Re-framing content with XFrames (2/2) - exploring XML | WebReference

Re-framing content with XFrames (2/2) - exploring XML

Re-framing content with XFrames

Populating a Frameset

An XFrames document is referenced by a URI of the form,id2=uri2,...)
Each id identifies a frame element within the document with an id attribute with that value. Each associated URI is then assigned to that frame. If there is no frame with that id, the URI is ignored. If a frame within the document is not populated (because it has no id attribute, or because there is no parameter that uses its id), and it has a source attribute, the URI in that attribute is used instead. If an unpopulated frame has no source attribute, the frame is left blank. Relative parameter URIs are interpreted relative to the XFrames document, taking into account any xml:base value on the <frames> element. Having associated URIs to the frames, the XFrames document is displayed accordingly.

This process avoids most of the problems outlined at the beginning of the article by including the URLs of the sub-documents in the frameset URL. For example, in a document home.xfm, describing the following layout

| a |   |
|---| c |
| b |   |
        <frame id="a"/>
        <frame id="b"/>
    <frame id="c" source="main.xml"/>

and populated as follows


the frames would be populated by assigning 1.xhtml to the frame with id="a", 2.xhtml to the frame with id="b", and 3.xhtml to the frame with id="c":

| 1 |   |
|---| 3 |
| 2 |   |

Populated as follows:


the frame with id="c" would be populated with main.xml. Populated as follows


the frame with id="b" would additionally be left blank. Populated as follows:

the frames with id="a" and id="b" would be blank, and the frame with id="c" would be associated with main.xml (and nav.xml would be ignored).

Links and Targets

If a document assigned to a frame contains hyperlinks, and one of these is activated, then the URI of that hyperlink is normally assigned to the frame instead, and the XFrames document is redisplayed.This changes the URI associated with the frameset, by adding or replacing an association between the frame and the URI for the frame document; this would normally be visible to the user. If the frame containing the document does not have an id attribute, so that such an association is not possible, the entire frameset is replaced by the linked-to document.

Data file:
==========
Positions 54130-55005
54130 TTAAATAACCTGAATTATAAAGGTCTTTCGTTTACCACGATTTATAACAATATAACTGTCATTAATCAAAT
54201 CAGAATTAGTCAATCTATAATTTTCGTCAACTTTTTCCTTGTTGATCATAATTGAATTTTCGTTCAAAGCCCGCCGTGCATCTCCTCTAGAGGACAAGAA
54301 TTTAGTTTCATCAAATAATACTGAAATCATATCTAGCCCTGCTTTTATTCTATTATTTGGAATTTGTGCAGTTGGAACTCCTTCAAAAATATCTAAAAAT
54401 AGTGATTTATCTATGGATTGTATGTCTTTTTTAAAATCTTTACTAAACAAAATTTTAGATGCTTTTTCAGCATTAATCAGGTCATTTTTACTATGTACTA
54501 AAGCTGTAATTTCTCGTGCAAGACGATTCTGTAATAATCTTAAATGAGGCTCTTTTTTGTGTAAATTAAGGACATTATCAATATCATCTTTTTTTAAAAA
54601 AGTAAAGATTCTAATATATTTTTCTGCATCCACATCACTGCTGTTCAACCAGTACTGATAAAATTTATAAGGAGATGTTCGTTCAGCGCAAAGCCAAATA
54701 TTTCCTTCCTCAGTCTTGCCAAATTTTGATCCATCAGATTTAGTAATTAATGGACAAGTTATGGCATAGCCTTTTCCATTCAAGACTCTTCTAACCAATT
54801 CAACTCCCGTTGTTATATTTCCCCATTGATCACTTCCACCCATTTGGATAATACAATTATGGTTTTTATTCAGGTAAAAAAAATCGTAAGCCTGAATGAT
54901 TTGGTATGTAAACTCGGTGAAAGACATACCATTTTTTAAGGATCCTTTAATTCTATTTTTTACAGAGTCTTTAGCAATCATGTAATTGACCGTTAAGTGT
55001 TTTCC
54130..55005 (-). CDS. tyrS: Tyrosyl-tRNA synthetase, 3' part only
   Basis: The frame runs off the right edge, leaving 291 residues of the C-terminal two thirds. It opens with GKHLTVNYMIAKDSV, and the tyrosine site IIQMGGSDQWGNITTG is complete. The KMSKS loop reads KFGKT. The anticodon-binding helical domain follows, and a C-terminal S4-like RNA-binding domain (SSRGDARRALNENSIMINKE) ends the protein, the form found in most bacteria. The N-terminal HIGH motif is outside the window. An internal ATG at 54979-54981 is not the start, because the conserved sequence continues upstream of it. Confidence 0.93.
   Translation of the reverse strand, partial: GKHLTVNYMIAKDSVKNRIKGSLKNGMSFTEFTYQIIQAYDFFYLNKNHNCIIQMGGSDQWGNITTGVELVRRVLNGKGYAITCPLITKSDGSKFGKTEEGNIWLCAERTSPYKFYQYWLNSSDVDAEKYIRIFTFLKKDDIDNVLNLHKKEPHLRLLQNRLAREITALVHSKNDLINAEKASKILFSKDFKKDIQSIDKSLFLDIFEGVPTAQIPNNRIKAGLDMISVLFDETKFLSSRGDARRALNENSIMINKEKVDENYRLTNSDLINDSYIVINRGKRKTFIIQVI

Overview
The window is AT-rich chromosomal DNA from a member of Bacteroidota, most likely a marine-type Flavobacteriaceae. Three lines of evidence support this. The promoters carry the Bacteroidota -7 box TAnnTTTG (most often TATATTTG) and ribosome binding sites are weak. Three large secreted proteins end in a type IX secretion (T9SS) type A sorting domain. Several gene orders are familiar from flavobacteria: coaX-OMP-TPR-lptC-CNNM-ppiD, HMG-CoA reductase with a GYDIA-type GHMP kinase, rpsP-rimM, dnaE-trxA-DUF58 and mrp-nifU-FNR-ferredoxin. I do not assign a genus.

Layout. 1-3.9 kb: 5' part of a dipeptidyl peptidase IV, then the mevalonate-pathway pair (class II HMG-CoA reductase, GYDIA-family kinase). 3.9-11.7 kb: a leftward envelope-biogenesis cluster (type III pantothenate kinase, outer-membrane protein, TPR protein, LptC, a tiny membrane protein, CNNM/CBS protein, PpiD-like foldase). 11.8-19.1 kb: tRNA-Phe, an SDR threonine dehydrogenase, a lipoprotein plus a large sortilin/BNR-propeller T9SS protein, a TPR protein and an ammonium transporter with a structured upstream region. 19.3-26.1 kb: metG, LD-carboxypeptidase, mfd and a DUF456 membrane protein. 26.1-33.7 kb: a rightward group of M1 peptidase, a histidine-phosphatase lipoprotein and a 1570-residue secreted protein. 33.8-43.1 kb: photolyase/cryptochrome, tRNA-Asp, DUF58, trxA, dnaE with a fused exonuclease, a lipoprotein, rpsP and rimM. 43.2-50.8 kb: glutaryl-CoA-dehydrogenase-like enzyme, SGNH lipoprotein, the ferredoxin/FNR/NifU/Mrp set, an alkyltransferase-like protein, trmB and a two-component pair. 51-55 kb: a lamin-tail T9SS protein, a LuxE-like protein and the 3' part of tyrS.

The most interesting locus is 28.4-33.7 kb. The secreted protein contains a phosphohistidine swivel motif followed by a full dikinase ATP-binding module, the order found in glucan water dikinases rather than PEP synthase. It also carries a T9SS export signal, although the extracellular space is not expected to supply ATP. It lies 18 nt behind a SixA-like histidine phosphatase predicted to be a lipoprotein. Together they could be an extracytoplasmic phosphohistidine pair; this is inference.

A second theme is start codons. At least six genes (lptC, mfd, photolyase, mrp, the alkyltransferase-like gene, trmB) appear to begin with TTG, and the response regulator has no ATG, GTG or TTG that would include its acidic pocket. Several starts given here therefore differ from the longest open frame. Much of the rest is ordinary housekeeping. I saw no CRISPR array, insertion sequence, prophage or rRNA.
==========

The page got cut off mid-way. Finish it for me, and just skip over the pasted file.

If the hyperlink is in some way targetted (for instance by being associated with a target attribute in XHTML 1.0 ), then in the containing frameset a frame with an id equal to the target is located, and the URI is associated with that frame instead. If the current frameset contains no such id, but the frameset is associated with a frame in another frameset, then the process continues with that frameset, and so on. If no matching id is found, then the targetted resource is processed in an entirely new environment (for instance, a visual browser might open a new window).

Again, this process ensures that the frameset's URL contains all the sub-URLs to reconstruct all frames correctly.

Sizing, Styling and Rendering of Frames

All styling, positioning, and sizing of frames is done using a style sheet in CSS or some other suitable styling language. This means that there is nothing normative in the names <row> and <column> except a suggestion on how they should be rendered, and a default presentation in the absence of a stylesheet. If the <frames> element contains only <frame> elements (and no <row> and <column> elements), the default is to render them as tabbed or overlapping panes.

In the absence of height and width information from a style sheet, rows and columns are divided equally over the space available to them without regards to their content. Note that the stylesheet in an XFrames document has no effect on the contents of any frame.


XFrames tries to fix the problems associated with the frameset specification in HTML. We will have to wait and see at what rate the browser manufacturers will absorb all the innovations coming out of W3C, such as XFrames, XHTML 2.0 and XHTML+MathML+SVG profiles. After all, specifications are only as useful as the number of successful implementations they spark. For more details review the original XFrames specification, from which this document is derived.

Produced by Michael Claßen

Created: Sep 02, 2002
Revised: Sep 02, 2002